Phillip Howze on how he wrote his biting satire ‘Frontiéres Sans Frontiéres’

The playwright talks about the artistic process that led to his 'burlesque intended for the talents of artists of color' now playing at Spooky Action.

Phillip Howze’s Frontiéres Sans Frontiéres almost seems a play made for Washington. Running at Spooky Action Theater in the District through May 19, the play appears to skewer the cultural and linguistic imperialism that, too often, accompanies the humanitarian and philanthropic efforts of large powers. In this case, it is three “orphaned, stateless youth” who live “at the corner of a country that feels both foreign and familiar” who are the recipients of the questionable largesse. What happens to them when various characters from the wider world transverse their “corner” is the subject of this biting satire, which wrestles with identity, language, and appropriation of persons as well as things.

A former State Department employee who worked in Southeast Asia before becoming a professional playwright, Howze is currently Associate Senior Lecturer at Harvard University’s Theater, Dance & Media program. His plays have been produced at the Lincoln Center Theater, the American Repertory Theater, Playwrights Horizons, the Public Theater/NYSF, and the Sundance Institute Theater Lab, among other venues. A collection of his works, Rarities & Wonders, is out now from Tripwire Harlot Press, and his new play, Six Characters, will have its world premiere this summer at Lincoln Theater Center.

LEFT: ‘Frontiéres Sans Frontiéres’ show art courtesy of Spooky Action Theater. RIGHT: Phillip Howze photographed by Tina Case.

I met with Howze on Zoom to interview him about Frontiéres Sans Frontiéres and his artistic process. Surprisingly, Howze asked me almost as many questions as I asked him, revealing a deep thinker’s curiosity about the ideas, experiences, and opinions of others. Our conversation has been edited for length and clarity.

Deryl Davis: Where did the idea for Frontiéres Sans Frontiéres come from? Why did you want to write a play about three stateless teens exploited by affluent do-gooders and charlatans?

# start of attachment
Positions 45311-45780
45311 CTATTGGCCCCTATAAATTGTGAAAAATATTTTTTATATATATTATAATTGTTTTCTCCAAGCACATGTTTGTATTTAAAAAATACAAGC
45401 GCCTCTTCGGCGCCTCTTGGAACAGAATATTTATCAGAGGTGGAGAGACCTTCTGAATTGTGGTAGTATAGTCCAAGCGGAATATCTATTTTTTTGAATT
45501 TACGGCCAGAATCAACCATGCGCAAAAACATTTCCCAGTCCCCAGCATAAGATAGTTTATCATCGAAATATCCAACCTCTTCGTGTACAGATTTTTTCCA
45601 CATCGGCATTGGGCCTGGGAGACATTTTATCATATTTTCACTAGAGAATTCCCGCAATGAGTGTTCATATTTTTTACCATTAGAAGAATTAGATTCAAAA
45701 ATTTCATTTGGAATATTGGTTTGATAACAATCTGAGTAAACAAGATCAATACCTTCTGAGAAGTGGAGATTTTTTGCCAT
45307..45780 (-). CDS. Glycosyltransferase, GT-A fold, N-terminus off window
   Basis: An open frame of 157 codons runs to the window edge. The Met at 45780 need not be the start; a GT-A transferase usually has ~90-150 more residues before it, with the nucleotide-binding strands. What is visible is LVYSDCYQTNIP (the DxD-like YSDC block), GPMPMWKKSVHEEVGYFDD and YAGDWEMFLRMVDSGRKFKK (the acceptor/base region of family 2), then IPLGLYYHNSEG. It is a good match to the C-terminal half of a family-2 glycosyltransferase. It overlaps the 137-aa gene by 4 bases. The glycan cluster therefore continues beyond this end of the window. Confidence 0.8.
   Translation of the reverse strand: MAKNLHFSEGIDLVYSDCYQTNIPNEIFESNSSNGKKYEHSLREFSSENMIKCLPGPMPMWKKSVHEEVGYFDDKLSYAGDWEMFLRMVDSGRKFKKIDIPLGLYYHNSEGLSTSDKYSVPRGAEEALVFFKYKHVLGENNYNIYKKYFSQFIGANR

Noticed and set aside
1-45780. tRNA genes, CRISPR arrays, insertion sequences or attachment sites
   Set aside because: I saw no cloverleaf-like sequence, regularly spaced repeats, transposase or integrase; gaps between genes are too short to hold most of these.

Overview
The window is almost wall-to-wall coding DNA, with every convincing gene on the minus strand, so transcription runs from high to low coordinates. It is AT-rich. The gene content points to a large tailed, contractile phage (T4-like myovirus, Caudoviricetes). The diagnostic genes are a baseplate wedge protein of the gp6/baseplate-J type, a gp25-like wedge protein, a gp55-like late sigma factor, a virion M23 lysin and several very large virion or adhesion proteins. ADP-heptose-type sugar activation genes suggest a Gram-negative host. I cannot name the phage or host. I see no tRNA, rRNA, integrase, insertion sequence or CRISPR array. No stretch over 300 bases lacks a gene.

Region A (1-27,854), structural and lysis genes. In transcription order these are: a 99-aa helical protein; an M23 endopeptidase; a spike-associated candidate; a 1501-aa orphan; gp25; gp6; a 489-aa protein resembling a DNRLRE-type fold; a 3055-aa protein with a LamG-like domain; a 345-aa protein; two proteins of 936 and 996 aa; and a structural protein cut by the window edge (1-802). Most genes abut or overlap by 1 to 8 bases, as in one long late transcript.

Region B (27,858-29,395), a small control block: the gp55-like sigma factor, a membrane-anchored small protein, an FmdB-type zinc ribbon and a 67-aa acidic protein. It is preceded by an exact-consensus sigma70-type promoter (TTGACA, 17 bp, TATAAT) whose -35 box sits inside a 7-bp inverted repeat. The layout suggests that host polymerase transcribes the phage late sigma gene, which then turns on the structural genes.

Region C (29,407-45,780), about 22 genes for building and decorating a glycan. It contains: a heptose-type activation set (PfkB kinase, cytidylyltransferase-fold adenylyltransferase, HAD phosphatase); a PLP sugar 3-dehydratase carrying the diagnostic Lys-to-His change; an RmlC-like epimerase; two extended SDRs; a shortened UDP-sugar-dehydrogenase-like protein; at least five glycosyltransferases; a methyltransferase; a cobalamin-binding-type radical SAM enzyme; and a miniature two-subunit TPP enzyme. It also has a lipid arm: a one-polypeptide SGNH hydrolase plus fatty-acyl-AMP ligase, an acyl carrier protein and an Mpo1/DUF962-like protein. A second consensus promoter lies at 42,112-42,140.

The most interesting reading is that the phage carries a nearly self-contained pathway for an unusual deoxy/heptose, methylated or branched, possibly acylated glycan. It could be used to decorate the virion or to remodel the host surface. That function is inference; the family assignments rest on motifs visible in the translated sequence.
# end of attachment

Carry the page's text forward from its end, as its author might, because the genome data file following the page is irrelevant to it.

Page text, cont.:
Phillip Howze: You know, it really came from an image. A lot of my work springs from a need to investigate a recurrence, whether that is some recurrence of language or, in this case, image. I had this recurring image of some young folks on the top of a glittering, beautiful pile of detritus, and they were smiling and joyful. And I was thinking, What is that? It was such a powerful image. So, I wrote into the question of what that was, and this [Frontiéres Sans Frontiéres] is what emerged. That’s really my process of creating a new work. It’s very much a kind of creative inquiry into something that I’m unfamiliar with and also a lurch towards something familiar through [the writing process] and through time spent with the folks in the play.

So, you weren’t starting with a particular object in mind, like “Oh, I want to write a play that critiques the pretense of altruism”?

Never, never, never. The play, for me, is never a predetermined action. It’s always an inquiry, and in that way, I get to unfold and discover something about the world of the play in the act of writing it. The revelation comes through the writing. So, the questions and critiques that may have bubbled up for you in watching the play were things that I learned in the writing of it.

Surasree Das, Anna Takayo, and Victor Salinas in ‘Frontiéres Sans Frontiéres.’ Photo by Ryan Maxwell Photography.

Do some of the ideas in the play come out of your experience in international development and working abroad in education and cultural affairs?